Finally she decided to get to the emergency ladders and climb for it. She did find one of them, one connected to the station’s hull itself, where the winds buffeted her so hard she had to grip the rungs tight as she climbed, and her hands sweated so hard she didn’t know how she could get up 500 whole levels without losing her grip. She was only starting to realize how tired she was too.
She wasn’t sure how far she’d climbed when she first scented the stink of burning flesh. It was coming from the floor she was passing, and though the hatch wasn’t there, she had to leap from the rungs into the open corridor. She didn’t know if she could do it; she could have easily when she was younger, but now her limbs felt weaker than they once had been.
But she had to, and so she hurtled herself through the air with all her might. Her hands and knees hit the corridor floor hard, the impact knocking through her whole body and sending shocks through her system that it took her a frighteningly long moment to recover from; it was as if she was frozen in the transporter. But after that she was on her feet, and the smell was so strong it had to be close by.
There was only one door in the whole corridor; she ran to it. Then she thought it wouldn’t open, but it slid aside.
There before her lay a mangled body, so badly burnt she couldn’t even tell its sex. It wore a Starfleet combadge, but there was nothing else to give it any identity, and it almost felt as if it wasn’t anyone in general anyway, just another one of many, because they were all dead, she didn’t even know how she knew that, but she did.
She awoke short of breath, with the terrifying feeling she’d just overlooked something important.
She hastily pulled herself up and looked about. Odo was still regenerating on the floor. She asked the computer for the time, and learned she’d been asleep for about two hours.
Ordinarily she would have dismissed her dream as just her mind reacting to the anxiety of the last ten weeks, but this hadn’t felt much like a case of that. If things had been normal she would have been sure her dream had been sent from the Prophets, but when noone had heard from them lately, she wouldn’t dare to presume they’d come to speak to her now like this.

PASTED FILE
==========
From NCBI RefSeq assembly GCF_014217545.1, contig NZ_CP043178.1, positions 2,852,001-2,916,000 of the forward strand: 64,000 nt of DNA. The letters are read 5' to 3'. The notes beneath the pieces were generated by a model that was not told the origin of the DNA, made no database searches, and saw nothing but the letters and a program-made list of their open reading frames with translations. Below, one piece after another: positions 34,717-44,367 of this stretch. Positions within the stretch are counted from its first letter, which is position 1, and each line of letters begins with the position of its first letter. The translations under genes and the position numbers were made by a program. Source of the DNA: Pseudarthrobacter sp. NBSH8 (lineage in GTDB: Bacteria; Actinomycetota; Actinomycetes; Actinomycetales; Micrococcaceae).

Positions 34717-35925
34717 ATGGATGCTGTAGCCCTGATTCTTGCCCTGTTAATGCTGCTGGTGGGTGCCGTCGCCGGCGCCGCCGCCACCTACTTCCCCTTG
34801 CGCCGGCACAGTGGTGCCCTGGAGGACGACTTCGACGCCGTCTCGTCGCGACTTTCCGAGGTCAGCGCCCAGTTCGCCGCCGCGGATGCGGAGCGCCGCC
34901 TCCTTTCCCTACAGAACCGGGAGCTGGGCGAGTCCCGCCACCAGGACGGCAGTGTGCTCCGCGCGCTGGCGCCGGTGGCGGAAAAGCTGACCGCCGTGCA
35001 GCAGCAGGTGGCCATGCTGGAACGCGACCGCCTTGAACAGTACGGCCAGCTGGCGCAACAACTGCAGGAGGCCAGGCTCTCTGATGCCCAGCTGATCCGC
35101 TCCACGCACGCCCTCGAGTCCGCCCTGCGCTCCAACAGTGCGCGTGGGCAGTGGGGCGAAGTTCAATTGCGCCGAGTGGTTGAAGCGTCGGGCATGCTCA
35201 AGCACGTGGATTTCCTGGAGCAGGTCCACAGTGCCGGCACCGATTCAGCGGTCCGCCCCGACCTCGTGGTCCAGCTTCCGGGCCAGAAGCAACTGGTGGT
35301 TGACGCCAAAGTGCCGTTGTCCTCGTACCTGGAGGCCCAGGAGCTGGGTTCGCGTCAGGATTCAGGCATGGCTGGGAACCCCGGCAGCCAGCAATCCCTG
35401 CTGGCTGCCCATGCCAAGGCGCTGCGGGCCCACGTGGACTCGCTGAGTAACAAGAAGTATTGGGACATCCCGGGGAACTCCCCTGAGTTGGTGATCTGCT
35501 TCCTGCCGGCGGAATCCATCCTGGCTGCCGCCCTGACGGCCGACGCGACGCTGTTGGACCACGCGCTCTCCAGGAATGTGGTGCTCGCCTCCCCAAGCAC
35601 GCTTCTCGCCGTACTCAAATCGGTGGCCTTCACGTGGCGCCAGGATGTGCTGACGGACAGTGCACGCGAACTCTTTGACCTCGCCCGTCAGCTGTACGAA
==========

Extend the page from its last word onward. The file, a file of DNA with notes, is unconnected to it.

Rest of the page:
And even if they had, what exactly had that dream meant? There were the obvious fears, for the safety of those fighting the current war, those individuals like Jadzia had been, whom she’d come to care about during the past six years. She might now have to worry that it was a prophetic dream, and that it meant she’d lose them all.
Not feeling at all refreshed, but too restless to sleep, or eat, or to do anything else either, she wandered over to the viewport and looked again, out at those tiny distant stars. Suddenly she was angry at them, those stars, and the Prophets, and Pah-Wraiths, and Captain Sisko, and Admiras Ross and Starfleet, and of course Dukat, and Kai Winn, who she almost held as more responsible for the loss of the Prophets as the now mentally unstable former commander. If she hadn’t interfered for the worst of reasons...but thinking about how things could have been was too painful, and she had to cut her mind off right there.
Nerys left the viewport then, glanced down at Odo but decided to let him regenerate a little longer without any disturbance. Instead she went to the far side of the room, where she’d left a padd loaded with the Starfleet report on activity in the sector. It was while reading those she missed Worf the most; among his other duties he had prepared weekly reports like this for Captain Sisko, except distilled to highlight what the Klingon had judged the priority, and usually been right about. These general reports were long and cumbersome, and by the time she reached the important information in them, she often had too much of a headache to properly process it.
She actually had only read two-thirds before going off to her shift that day, and she thought she could get through most of the rest in an hour if she focused. But focusing was hard with too little sleep and the dream she’d just had.